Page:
Explores topics on representations of non-heteronormative sexuality in canonical and recovered historical texts and in contemporary literature, on literature by LGBT authors, and on theories of sexuality that pertain to systems of textual and cultural meaning. May be repeated in separate terms to a maximum of 6 hours, if topics vary.
Writing-intensive, variable-topic course designed to improve English majors' ability to produce clear, well-organized, analytically sound and persuasively argued essays relevant to English studies. Introduces students to research techniques through the examination of critical texts appropriate to the course topic. Credit is not given for ENGL 300 and ENGL 350. Prerequisite: Completion of the Composition I requirement; one year of college literature or consent of instructor. For majors only.
Same as ESE 360. See ESE 360.
Extended investigation of major subjects and issues in cinema and other media; topics vary and typically include studies of author/directors, genres, historical movements, critical approaches, and themes. Same as MACS 373. May be repeated with permission of English advising office to a maximum of 6 hours if topics vary. Prerequisite: One college-level course in film studies or literature.
Advanced-level work in the field of Writing Studies. Building upon a traditional disciplinary understanding of writing as rhetoric, this course invites students to call upon sociological, anthropological, and/or ideological approaches to the study of writing in order to understand the myriad ways that writing makes meaning(s). See Class Schedule for topics. May be repeated in separate terms to a maximum of 6 hours. Prerequisite: Completion of the Composition I requirement.
Advanced study of selected topics. Approved for both letter and S/U grading. May be repeated in the same or separate terms to a maximum of 6 hours. Prerequisite: Consent of instructor.
Study of selected topics. Restricted to English and English education majors with a 3.33 average who are working towards the degree with distinction in English or in English education. May be repeated to a maximum of 6 hours. Prerequisite: Enroll in undergraduate advising office.
An open-topic, discussion-oriented seminar aimed at majors who have shown high skill and intensive interest in the area of English studies. May be repeated up to 6 hours in the same term to a maximum of 12 hours. Prerequisite: A 3.33 grade point average or consent of the English Department's Director of Undergraduate Studies. Restricted to English majors.
An introduction to English linguistics with emphasis on the phonetic, syntactic, and semantic structures of English; language variation, standardization, and change; language legislation and linguistic rights; English as a world language; and the study of language in American schools. Same as BTW 402. 3 undergraduate hours. 4 graduate hours.
Same as EIL 422. See EIL 422.
3 undergraduate hours. 4 graduate hours. Prerequisite: One year of college literature or consent of instructor.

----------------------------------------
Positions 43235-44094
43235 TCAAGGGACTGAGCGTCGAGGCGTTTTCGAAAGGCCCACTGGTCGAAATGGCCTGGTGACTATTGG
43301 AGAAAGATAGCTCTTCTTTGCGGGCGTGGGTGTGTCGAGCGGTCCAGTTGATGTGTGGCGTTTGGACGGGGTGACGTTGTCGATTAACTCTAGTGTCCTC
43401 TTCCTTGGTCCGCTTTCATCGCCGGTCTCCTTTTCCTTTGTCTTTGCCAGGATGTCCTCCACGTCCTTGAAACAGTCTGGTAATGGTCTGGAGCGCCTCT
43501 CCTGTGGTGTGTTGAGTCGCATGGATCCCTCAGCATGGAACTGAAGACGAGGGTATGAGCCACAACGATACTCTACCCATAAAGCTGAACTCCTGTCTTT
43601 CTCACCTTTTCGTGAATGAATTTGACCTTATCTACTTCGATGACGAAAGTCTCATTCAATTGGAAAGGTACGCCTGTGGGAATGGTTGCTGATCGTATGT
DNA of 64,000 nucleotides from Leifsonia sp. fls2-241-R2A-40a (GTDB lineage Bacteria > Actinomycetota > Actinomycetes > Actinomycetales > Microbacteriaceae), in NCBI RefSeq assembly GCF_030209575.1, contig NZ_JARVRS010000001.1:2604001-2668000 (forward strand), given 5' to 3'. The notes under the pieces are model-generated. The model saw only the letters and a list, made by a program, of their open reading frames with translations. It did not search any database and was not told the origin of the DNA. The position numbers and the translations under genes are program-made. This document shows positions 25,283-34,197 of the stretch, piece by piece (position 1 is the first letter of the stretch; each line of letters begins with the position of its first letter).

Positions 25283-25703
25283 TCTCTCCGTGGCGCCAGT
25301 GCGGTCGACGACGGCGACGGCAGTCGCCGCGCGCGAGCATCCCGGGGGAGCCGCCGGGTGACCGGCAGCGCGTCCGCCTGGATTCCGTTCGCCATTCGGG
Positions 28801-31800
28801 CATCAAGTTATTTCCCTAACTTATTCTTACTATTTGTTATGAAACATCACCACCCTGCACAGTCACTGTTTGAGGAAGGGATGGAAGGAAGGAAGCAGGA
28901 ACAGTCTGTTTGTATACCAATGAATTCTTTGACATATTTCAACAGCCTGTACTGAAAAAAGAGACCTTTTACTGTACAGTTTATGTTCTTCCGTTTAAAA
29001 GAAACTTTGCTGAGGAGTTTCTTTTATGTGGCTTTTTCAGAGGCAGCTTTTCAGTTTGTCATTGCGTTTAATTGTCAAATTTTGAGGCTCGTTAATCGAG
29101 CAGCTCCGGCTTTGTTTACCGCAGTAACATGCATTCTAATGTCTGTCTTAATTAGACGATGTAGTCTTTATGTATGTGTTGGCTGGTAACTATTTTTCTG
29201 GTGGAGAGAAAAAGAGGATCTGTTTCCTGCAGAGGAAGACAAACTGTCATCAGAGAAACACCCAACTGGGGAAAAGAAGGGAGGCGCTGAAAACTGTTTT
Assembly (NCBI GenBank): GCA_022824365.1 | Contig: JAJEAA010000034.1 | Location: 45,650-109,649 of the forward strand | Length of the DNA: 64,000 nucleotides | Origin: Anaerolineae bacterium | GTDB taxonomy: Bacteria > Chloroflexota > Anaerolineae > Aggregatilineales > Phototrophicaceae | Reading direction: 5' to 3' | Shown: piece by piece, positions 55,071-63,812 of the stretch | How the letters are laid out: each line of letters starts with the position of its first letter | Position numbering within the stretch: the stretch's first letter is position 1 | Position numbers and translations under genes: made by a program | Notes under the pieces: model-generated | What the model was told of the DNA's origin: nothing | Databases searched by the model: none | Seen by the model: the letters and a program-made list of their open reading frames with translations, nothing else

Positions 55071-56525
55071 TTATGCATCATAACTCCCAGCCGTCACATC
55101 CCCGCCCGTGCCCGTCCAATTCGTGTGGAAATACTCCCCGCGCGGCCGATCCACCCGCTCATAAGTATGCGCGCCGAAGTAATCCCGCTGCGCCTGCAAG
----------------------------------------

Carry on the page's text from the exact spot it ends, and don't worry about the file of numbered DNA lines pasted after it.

Focused study of the major male and female playwrights who wrote between 1660 (the reopening of the theaters after the Interregnum) and roughly 1800. Particular attention will be devoted to the social, cultural, political, and economic contexts of theatrical performance, and to the major issues dealt with on the London stage: sexual morality, the role of women in a patrilineal society, and the problems of empire, trade, and colonialism. 3 undergraduate hours. 4 graduate hours. Prerequisite: One year of college literature or consent of instructor.
From Jane Austen's witty couples to Charles Dickens's haunted reformers and Bram Stoker's aristocratic vampires, the characters, stories, and novels created by British writers in the nineteenth century still fascinate us today. This research class gives students a chance to read deeply in the prose fiction of this period; texts may include William Thackeray's Vanity Fair, Emily Brontë's Wuthering Heights, Oscar Wilde's The Picture of Dorian Gray, Wilkie Collins's The Moonstone, and Joseph Conrad's Heart of Darkness. 3 undergraduate hours. 4 graduate hours. May be repeated with permission of English advising office to a maximum of 6 undergraduate hours if topics vary; Graduate students may repeat if topics vary. Prerequisite: One year of college literature or consent of instructor.
After the Civil War the United States entered a period of accelerating modernization and change. This course addresses how the nation's writers helped build modern America in response to a host of exciting and daunting developments in economics, science, and politics, including the enfranchisement of African Americans, Jim Crow segregation laws, growing income inequality, the rise of unions and anarchist movements, the invention of the automobile and the department store, new sciences such as including Darwinism and psychoanalysis, and American empire-building in places like Hawai'i and the Philippines. Writers studied might include Emily Dickinson, Mark Twain, Henry James, Booker T. Washington, W.E.B. DuBois, Zitkala-Sa, Stephen Crane, William Dean Howells, and Edith Wharton. 3 undergraduate hours. 4 graduate hours. Prerequisite: One year of college literature or consent of instructor.
Intensive study of the work of one or two major authors. 3 undergraduate hours. 4 graduate hours. May be repeated with permission of English advising office to a maximum of 6 undergraduate hours if topics vary. May be repeated for graduate credit if topics vary. Prerequisite: One year of college literature or consent of instructor.
Introduces students to the challenges of "turning data into narrative." With a focus on students' professional development as writers, this course emphasizes the research and rhetorical skills required to communicate current scientific research in earth and environmental science through non-fiction narrative forms--the investigative essay, long-form journalism, personal memoir, and op-ed--aimed at a general audience. Same as ESE 477. 3 undergraduate hours. No graduate credit.
Study of the history and theory of written composition. This course explores basic rhetorical principles, various theoretical perspectives in the field of composition/rhetoric, and helps students form practical approaches to the guidance of, response to, and structuring of student writing. 3 undergraduate hours. 4 graduate hours. Prerequisite: One year of college literature or consent of instructor.
Examines the relationship of computer technology to the larger field of writing studies. Topics include a historical overview of computers and other writing technologies; current instructional practices and their relation to various writing theories; research on word processing, computer-mediated communication, and hypermedia; and the computer as a research tool. 3 undergraduate hours. 4 graduate hours. Prerequisite: Junior standing and consent of instructor. Students must have a basic knowledge of word processing.